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nest badge brainstorming  RSS feed

 
master steward
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The nest badge is about:

  - converting a house into a home
  - proving to Otis that if he lets you stay in "the other house" that the house will be better for it
          (as opposed to trashed)
  - making certain that good, clean habits are engrained
  - making certain that the knowledge and skills are there to clean anything with less than 1% of the toxicity of conventional cleaning



In an attempt to get the ideas flowing ...


do laundry by hand

Pulley

wash vehicle exterior
  proper cleaning and waxing of glass
clean vehicle interior
  PROPER cleaning of glass

grease hinges

replace carpet with wood flooring (or something else natural)

set up a recycling system

set up a system for dealing with wood ash

move wood ash to the ash barrel

unclog a sink with a zip tool

set up a system for collecting burnables

clean rugs

build experiences with edible cleaners

clean an oily dish with nothing but hot water
  end result is squeaky clean

clean and organize a space

use organic walnut oil to treat at least six pieces of kitchen wood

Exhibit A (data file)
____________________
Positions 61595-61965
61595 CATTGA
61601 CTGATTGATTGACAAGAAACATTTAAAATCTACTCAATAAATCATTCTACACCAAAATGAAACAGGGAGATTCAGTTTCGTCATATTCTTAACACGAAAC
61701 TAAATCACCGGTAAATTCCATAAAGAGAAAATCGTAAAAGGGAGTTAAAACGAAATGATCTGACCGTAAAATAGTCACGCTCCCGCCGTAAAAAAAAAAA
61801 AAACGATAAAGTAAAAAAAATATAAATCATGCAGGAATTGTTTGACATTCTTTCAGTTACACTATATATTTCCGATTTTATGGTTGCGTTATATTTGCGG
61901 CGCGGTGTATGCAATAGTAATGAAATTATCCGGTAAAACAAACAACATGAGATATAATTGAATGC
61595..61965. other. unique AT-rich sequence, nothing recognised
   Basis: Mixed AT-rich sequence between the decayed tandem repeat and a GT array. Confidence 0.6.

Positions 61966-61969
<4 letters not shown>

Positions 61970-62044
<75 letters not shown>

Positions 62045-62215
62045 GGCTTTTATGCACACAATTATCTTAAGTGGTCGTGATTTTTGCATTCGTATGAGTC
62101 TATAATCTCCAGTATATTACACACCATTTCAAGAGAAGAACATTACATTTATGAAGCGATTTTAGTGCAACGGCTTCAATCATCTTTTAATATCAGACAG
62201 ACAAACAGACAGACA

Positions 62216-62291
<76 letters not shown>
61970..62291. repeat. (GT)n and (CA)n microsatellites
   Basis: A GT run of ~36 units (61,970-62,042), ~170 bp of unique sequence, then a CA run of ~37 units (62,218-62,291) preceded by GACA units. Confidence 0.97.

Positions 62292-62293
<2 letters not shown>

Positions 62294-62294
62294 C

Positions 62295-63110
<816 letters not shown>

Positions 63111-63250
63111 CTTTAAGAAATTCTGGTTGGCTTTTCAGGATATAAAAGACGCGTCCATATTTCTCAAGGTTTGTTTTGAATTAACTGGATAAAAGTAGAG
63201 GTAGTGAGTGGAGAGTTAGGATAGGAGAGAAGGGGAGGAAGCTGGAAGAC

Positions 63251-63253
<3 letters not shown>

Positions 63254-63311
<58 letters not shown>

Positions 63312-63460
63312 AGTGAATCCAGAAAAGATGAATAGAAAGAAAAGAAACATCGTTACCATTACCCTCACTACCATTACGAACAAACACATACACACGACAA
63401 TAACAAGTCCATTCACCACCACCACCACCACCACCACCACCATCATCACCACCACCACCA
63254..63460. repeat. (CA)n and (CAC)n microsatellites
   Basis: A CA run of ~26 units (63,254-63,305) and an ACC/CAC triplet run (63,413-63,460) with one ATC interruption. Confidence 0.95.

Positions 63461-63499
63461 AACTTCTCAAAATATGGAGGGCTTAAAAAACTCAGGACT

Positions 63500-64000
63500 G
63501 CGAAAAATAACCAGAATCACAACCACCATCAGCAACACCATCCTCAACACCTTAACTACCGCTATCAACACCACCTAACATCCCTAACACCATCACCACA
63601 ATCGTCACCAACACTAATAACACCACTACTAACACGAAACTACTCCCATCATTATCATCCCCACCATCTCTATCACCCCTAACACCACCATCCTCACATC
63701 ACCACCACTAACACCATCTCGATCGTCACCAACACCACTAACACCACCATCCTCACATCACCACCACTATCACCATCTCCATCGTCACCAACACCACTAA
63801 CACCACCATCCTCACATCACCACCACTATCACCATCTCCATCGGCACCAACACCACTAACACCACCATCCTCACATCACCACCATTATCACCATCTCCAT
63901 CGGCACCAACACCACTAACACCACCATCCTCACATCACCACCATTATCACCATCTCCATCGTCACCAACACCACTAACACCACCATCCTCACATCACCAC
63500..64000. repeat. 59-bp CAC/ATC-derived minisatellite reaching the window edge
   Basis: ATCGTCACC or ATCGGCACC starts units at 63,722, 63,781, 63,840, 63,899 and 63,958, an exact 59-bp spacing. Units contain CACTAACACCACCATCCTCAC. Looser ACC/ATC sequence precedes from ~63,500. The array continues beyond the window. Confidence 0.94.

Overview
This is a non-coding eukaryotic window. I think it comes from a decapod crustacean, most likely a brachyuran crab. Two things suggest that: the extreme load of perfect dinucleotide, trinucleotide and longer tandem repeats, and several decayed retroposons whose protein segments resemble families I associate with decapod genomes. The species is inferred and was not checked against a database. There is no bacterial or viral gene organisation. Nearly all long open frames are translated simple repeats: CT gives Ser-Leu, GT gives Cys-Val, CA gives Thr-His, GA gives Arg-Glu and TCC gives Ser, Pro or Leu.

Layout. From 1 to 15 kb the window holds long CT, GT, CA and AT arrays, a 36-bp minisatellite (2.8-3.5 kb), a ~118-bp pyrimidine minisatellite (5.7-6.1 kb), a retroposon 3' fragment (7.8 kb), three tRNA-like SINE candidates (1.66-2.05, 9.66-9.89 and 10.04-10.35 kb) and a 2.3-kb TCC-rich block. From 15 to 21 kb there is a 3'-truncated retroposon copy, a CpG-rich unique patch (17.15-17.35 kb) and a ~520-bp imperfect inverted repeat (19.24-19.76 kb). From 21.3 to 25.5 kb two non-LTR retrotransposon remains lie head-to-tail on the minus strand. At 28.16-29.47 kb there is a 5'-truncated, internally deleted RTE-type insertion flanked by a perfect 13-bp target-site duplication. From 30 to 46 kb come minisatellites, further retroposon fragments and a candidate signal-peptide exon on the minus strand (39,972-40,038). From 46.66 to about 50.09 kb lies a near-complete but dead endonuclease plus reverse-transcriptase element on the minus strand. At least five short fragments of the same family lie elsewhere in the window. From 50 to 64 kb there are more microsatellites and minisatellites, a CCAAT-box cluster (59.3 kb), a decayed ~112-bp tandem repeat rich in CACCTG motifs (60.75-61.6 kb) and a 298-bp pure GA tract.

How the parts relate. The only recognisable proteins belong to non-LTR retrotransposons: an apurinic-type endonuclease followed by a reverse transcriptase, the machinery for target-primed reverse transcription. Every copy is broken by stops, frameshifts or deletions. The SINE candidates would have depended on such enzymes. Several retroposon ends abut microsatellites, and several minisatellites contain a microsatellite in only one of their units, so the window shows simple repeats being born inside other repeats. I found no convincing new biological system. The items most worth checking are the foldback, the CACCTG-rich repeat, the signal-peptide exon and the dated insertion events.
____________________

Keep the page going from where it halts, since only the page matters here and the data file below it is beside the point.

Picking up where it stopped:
make a bed to xxx standards

solve a mold problem

install a dehumidifier that will drain into … a greywater drain or other drain

set up a clothes line

set up an eleaborate clothes line

shovel snow
  front porch + library
  around mailbox

create natural curtains
  round wood rods, holders, etc.
  twofer with textiles?

create really good, layered, winter curtain systems

maintenance on furnace

deep cleaning
pull out fridge
pull out oven
pull out washer and dryer

washing machine maintenance

clean windows - inside and out

sand on ice
  prepare sand barrels and buckets in the warm months
  put sand down in the cold months

deep clean fridge interior


Also, shawn said that he thinks there could not be an iron badge for nest.   So what might be five or six things that would fill out an iron badge for nest?  Five or six things where each things might take a full month of full 40 hours weeks?    Maybe there could be "make a house a home - iteratively" where there are ten iterations of improvement.  ??
 
pollinator
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Not sure if it fits in here and is PEP. Or cooking. Some things i have been working on. 1 led to another, and another to where i came full circle.

Render lard
  Now you have candles, soap making materials, cast iron seasoning. Cooking oil. A lubricant that doesnt go away in rain. Great stuff

Make lye from ash (combine the 2 for soap)

Fyi, all this came about from your rocket stove bb(boil a gallon of water), and what to do with the ash. Very little "heating" needed in my area so this ash thing is new to me.
 
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I think the hard thing about Nest is that it is largely an ONGOING thing. If one does not keep doing the same, often-annoying, repetitive tasks, one does not have a good nest.